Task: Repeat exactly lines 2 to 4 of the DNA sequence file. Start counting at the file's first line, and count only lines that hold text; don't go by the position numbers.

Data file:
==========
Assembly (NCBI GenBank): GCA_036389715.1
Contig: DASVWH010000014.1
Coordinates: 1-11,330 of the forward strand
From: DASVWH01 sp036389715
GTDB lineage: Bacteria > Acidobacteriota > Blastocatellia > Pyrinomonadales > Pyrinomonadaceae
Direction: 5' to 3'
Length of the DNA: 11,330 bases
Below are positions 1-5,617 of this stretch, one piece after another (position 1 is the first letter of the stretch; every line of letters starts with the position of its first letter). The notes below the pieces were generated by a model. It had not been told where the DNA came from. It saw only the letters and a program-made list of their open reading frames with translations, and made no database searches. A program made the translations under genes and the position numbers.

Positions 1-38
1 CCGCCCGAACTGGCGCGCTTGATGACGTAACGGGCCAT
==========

Contig: DASVWH010000014.1
Coordinates: 1-11,330 of the forward strand
From: DASVWH01 sp036389715